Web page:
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Flute in South Africa

Helen Spielman | October 2009
     South Africa is a country of amazing contrasts, from the tall, grand peaks of the Drakensburg Mountains to crystalline beaches where whales and dolphins swim within easy view of the shore. Johannesburg has malls as upscale and contemporary as any in America, while not far away squatters live on miles of dirt fields filled with four-foot high shacks, built from random pieces of aluminum siding, with no water, electricity, or plumbing.
    In the city of Durban, men’s business suits contrast with the colorful saris of Indian women and the beaded traditional clothes of Zulu ladies. The varied sounds of Africa include the drums beating aecross th Valley of the Thousand Hills, now for music and ceremony, but in the olden days an important method of communication, the clicks of the native Xhosa language, and the call of the magnificent animals in Kruger, Hluhluwe, Scotia and other game parks. This is the South Africa I’ve come to love.

    The first time I visited there in 1996, I was acquainted with only one flutist, Mikki Steyn, who I had met through the internet. South Africans had such difficulty sending money out of the country, even via credit cards, that she asked me to bring her a copy of Trevor Wye’s editions of the Mozart G and D Flute Concerti, which were not available in South Africa for purchase. She drove the hour from her home in Pretoria to where I was staying in Johannesburg to pick them up from me. It wasn’t until my third visit to this country this past March that I began to get a sense of the flute community of South Africa. 

The Educational System
    Children attend school from age six to 18. Grades 1­­–7 are called primary or junior school, and grades 8–12 are called high or senior school. Education in South Africa varies widely in different regions. State schools in poor areas have huge classes, limited facilities and resources, and lack music departments and teachers. Children in these areas can attend good community music projects after school, but there are not enough of them. Wonderful church and community choirs also keep music alive in poorer communities.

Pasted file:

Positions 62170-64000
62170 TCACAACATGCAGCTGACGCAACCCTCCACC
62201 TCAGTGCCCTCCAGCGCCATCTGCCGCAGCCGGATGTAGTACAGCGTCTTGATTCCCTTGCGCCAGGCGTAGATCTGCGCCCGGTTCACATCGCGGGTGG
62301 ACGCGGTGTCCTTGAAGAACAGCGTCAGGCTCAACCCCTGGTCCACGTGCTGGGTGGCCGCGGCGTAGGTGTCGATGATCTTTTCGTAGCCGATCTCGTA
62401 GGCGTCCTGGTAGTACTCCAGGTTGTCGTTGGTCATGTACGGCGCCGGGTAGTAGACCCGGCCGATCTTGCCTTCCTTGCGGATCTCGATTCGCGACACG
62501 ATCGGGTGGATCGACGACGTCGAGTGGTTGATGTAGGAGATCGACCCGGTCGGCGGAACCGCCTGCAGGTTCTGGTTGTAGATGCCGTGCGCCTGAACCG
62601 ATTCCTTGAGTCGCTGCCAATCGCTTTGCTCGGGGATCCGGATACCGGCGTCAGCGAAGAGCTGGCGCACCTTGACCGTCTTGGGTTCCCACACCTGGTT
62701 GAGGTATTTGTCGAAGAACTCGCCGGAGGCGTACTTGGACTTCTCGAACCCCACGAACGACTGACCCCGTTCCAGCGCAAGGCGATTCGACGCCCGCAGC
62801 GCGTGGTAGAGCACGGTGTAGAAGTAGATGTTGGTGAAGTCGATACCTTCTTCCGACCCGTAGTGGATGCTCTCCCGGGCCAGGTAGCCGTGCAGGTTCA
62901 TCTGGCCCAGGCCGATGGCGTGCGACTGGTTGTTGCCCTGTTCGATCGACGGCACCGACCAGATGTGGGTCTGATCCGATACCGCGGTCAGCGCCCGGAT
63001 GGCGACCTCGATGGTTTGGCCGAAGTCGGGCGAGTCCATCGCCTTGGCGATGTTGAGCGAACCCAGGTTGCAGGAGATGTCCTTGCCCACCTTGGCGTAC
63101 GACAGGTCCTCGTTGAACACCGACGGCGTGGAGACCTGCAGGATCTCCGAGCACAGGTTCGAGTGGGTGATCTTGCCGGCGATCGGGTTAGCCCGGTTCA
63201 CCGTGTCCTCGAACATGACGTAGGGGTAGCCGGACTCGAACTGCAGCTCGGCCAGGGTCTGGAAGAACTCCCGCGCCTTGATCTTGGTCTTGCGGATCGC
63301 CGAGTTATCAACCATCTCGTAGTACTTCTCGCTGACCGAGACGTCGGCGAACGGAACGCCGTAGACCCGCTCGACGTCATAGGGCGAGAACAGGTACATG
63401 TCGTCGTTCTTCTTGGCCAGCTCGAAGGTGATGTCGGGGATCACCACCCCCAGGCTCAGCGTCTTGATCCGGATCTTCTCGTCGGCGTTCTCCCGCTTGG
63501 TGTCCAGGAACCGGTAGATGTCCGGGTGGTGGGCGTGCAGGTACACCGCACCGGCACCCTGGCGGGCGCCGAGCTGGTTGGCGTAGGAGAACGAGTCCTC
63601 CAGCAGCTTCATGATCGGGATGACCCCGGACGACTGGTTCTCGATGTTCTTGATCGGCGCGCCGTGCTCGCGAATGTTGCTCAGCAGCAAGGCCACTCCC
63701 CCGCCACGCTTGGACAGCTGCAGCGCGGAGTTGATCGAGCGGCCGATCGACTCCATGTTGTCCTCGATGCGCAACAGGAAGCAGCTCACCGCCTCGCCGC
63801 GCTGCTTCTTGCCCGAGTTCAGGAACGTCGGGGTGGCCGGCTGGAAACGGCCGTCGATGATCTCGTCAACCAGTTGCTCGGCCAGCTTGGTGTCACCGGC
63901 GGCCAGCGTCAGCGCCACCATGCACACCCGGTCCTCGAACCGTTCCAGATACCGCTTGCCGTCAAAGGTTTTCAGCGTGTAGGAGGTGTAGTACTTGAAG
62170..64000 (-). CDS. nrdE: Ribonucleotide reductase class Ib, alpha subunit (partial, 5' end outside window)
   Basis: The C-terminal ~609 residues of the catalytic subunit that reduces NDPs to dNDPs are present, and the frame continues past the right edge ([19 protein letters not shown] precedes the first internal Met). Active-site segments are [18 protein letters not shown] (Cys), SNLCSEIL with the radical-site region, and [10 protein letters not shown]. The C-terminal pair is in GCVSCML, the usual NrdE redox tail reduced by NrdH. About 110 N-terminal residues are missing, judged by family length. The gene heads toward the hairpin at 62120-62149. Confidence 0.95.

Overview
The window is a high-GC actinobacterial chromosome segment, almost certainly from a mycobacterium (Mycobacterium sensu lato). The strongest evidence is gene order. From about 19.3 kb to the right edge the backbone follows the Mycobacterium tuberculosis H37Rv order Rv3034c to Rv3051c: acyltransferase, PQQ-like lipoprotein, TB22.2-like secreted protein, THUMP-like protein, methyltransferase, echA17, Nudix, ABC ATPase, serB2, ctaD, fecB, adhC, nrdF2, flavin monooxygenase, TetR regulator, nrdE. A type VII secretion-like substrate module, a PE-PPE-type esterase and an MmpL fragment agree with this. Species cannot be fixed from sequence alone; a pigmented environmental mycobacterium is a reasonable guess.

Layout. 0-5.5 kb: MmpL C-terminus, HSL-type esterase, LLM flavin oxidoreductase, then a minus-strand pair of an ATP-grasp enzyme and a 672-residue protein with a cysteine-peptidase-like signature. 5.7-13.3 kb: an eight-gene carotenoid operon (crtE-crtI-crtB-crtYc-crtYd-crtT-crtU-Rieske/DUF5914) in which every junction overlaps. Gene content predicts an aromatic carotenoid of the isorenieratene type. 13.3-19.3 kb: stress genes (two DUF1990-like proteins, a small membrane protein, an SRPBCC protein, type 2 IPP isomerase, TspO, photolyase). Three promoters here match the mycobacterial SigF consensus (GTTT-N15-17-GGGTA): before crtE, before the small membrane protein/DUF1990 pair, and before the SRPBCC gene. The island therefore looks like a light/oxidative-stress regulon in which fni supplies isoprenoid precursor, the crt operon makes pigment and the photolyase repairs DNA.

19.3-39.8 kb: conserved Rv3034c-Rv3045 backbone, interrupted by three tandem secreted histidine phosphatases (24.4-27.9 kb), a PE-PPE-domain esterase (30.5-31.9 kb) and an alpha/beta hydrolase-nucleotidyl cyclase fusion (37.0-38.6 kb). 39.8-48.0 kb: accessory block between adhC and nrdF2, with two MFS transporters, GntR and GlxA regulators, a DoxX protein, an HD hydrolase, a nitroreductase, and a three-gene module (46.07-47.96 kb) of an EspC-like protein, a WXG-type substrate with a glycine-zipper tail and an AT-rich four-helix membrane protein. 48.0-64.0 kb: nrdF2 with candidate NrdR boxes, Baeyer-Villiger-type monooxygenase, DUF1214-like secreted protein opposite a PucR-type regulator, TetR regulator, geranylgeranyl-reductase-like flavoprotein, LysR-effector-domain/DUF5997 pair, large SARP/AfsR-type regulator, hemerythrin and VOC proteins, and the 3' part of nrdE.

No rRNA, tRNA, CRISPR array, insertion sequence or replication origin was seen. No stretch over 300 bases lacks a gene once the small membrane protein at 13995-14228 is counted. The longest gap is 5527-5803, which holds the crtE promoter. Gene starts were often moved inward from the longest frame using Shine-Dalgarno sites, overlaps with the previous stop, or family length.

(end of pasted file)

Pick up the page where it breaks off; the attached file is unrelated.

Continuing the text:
Private schools usually have their own music departments with good facilities and teachers. Schools in middle class and affluent areas, which were previously state schools but are now semi-private (receiving funding from the state and fees), usually have music programs, although the quality varies. Not all these schools offer every orchestral instrument, but most have piano and choir, and perhaps some brass and basic woodwinds. Some of the semi-private schools have a strong brass, woodwind, and percussion program, as well as concert and jazz bands.
    Flute is a popular instrument around the country. The Education Department runs Music Centres that any school child can apply to for music lessons after school. Theory, band, and other ensembles are also offered. Cape Town has three well-attended Music Centres, that often have a waiting list, especially for flute players.

    The most common introduction to music for young children in primary school is when they learn to play the recorder. Flute is most frequently begun at age 10 or 11, although some start earlier, and many begin in high school at age 13 or 14. These young flutists play in their school or Music Centre bands or orchestras, and some audition for the National Youth Orchestra Course, which is held annually. Most of the major cities have a local youth orchestra and other opportunities for music students. 
    Many South African universities have music departments, such as the the South African College of Music at the University of Cape Town that  offers degrees in performance, education, opera, jazz, ethnomusicology, and composition.

    In addition to western music education, South Africa has an abundance of ethnic African music, which includes African flutes, jazz, folk, and indigenous music. Besides English and Africaans (derived from the Dutch settlers), this amazing country has nine other official languages, such as Zulu, Xhosa, and Ndbele, and the sounds on the city streets and the countrysides are endlessly fascinating and beautiful.